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Marcet writes: 'The principle of this instrument is the absorption of carbonic acid in a closed receiver by potassium hydrate, and the accurate measurement of the volume of dry atmospheric air required to re-establish the atmospheric pressure after complete absorption. The volume of air used for that purpose will exactly correspond to that of the carbonic acid gas absorbed. It is obvious that whatever be the reading of the barometer, the volume of air corresponding to that of the carbonic acid absorbed, will give the correct proportion of carbonic acid in the air submitted to' analysis ; but to obtain the weight of the gas present, and its proportion by weight, it will be necessary to reduce both the volumes of air analysed and of carbonic acid found to their volume at 0° (C.), and under a pressure of 760 mm. of mercury. Hence the necessity of recording the height of the barometer at the time of the experiment, or one reading may suffice for a number of determinations. The instrument resembles two small gasometers, and consists of two tanks and two bell-jars, or air-holders, each of the latter being made to hold half a cubic foot of air. The bell-jars hang on a metallic cord which connects them with each other, and passes over two pulleys, allowing the bell-jars to be moved up and down alternately in the tanks. The inside of the bell-jars communicates with the outside air by means of a U-shaped iron pipe, one limb of which opens inside the bell-jar above the fluid it contains, and the other outside on a somewhat lower level for sake of convenience. The tanks or troughs contain glycerine, over which floats a layer of almond oil an inch or two in thickness, and filling approximately the trough. The opening of the pipe above the surface of the oil enters loosely, so as to leave free passage of air, a neck in the bell-jar admitting a thermometer fitted air-tight through it. By this arrangement when the bell-jar is lowered, the thermometer descends into the inner limb of the U-pipe or stand-pipe without dipping into the oil or glycerine.'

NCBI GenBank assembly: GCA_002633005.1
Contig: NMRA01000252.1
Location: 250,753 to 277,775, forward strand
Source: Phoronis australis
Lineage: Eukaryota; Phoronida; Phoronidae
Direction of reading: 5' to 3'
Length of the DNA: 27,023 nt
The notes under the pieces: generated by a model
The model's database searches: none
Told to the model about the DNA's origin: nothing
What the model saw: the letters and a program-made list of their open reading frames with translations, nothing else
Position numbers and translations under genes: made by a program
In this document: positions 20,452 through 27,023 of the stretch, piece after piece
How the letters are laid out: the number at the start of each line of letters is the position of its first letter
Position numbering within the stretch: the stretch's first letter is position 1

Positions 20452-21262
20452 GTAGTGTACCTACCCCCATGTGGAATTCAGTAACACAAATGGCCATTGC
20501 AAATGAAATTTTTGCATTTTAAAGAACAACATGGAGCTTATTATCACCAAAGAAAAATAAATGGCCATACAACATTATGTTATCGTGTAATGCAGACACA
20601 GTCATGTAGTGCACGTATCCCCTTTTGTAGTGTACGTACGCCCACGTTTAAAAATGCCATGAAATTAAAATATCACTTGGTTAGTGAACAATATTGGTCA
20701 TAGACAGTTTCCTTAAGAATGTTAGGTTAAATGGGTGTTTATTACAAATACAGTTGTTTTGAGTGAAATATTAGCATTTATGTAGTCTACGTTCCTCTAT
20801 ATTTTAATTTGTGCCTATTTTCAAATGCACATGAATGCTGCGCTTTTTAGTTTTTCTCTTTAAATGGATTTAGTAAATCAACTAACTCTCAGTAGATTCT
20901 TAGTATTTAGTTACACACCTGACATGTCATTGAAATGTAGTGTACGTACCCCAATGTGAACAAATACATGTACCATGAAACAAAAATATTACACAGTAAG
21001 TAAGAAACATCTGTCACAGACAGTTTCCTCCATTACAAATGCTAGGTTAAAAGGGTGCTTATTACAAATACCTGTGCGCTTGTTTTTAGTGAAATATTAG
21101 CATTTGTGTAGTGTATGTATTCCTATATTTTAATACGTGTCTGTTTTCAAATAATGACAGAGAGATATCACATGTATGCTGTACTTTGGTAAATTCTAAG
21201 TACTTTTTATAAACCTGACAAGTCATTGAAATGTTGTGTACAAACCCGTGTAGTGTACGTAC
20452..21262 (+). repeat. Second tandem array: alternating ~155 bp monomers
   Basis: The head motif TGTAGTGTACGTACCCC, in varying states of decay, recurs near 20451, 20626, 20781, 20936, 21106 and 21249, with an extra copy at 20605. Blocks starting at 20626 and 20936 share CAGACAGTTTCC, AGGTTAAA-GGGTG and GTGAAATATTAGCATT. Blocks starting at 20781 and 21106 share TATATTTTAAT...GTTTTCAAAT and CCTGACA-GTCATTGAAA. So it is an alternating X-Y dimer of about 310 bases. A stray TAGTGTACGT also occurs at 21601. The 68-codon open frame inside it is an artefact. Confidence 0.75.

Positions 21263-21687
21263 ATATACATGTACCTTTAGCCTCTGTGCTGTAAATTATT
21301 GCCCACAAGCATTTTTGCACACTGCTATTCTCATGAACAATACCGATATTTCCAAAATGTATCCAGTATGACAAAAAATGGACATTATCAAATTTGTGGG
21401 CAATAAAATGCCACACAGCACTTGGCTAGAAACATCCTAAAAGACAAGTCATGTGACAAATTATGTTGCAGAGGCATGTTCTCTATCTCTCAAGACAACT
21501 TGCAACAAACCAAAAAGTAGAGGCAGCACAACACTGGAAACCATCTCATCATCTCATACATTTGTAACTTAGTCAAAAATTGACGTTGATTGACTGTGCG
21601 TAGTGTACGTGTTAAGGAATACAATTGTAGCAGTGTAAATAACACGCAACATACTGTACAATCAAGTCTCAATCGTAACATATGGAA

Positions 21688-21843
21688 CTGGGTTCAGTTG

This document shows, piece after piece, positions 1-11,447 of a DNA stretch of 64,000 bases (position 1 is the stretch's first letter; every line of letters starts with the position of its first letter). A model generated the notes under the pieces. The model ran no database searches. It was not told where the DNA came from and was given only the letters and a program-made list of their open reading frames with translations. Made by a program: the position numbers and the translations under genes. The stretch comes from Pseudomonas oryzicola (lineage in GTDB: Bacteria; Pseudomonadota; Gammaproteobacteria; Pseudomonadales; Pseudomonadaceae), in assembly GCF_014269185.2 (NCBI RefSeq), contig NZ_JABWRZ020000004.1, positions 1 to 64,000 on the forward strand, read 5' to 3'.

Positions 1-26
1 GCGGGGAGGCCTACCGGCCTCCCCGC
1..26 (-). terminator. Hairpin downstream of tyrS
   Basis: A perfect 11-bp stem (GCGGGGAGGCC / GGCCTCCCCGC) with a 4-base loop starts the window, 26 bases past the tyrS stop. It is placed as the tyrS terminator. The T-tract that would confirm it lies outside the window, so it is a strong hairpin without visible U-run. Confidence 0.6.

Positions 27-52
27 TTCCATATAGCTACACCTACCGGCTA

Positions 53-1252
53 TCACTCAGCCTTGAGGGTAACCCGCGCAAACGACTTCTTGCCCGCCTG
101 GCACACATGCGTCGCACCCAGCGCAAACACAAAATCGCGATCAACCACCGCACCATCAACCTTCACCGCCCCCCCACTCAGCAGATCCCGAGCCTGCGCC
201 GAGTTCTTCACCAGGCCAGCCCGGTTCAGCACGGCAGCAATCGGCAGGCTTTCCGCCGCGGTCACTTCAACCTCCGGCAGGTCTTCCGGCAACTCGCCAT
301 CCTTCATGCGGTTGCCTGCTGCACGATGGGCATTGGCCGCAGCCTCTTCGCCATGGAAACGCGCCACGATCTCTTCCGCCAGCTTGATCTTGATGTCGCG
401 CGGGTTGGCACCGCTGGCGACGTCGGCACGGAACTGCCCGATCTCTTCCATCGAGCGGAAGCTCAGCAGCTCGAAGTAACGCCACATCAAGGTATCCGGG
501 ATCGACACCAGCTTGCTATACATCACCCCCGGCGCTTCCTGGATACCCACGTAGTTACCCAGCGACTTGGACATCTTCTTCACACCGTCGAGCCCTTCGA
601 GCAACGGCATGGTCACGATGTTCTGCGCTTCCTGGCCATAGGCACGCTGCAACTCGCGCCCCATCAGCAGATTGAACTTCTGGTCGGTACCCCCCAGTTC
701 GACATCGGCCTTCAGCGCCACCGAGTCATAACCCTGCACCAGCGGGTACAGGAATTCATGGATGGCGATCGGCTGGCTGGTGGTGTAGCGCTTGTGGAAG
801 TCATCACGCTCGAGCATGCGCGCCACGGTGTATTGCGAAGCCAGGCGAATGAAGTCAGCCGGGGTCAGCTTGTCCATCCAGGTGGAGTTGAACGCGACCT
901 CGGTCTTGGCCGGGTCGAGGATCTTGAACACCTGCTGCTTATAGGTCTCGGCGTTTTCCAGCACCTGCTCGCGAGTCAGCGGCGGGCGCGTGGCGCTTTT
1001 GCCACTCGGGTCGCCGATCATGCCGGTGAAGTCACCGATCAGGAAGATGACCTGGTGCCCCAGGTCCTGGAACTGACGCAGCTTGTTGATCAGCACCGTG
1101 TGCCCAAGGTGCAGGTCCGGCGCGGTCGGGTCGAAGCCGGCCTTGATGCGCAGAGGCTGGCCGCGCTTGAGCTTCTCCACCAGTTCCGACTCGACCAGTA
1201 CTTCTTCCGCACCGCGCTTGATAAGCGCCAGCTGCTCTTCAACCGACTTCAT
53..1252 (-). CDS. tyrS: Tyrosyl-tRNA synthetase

Annotations in pencil and ink throughout. Includes a large fold-out diagram of the instrument.

Subject: Scientific apparatus and instruments

Received 9 June 1886. Read 10 June 1886. Revised 29 June 1886.

A version of this paper was published in volume 41 of the Proceedings of the Royal Society as 'An instrument for the speedy volumetric determination of carbonic acid'.

Reference number
Earliest possible date
Physical description
Ink and graphite pencil on paper. Includes fragile paper foldouts.
Page extent
21 pages

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William Marcet

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William Marcet, Paper, 'An instrument for the speedy volumetric determination of carbonic acid' by William Marcet, 1886, PP/9/2, The Royal Society Archives, London,, accessed on 20 July 2024

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  • Proceedings Papers

    Dates: 1882 - 1894

    The archival collection known as 'Proceedings Papers' is comprised of manuscripts and occasional proofs of scientific papers sent to the Royal Society which were read before meetings of Fellows and printed in full in the Proceedings of the Royal Society.

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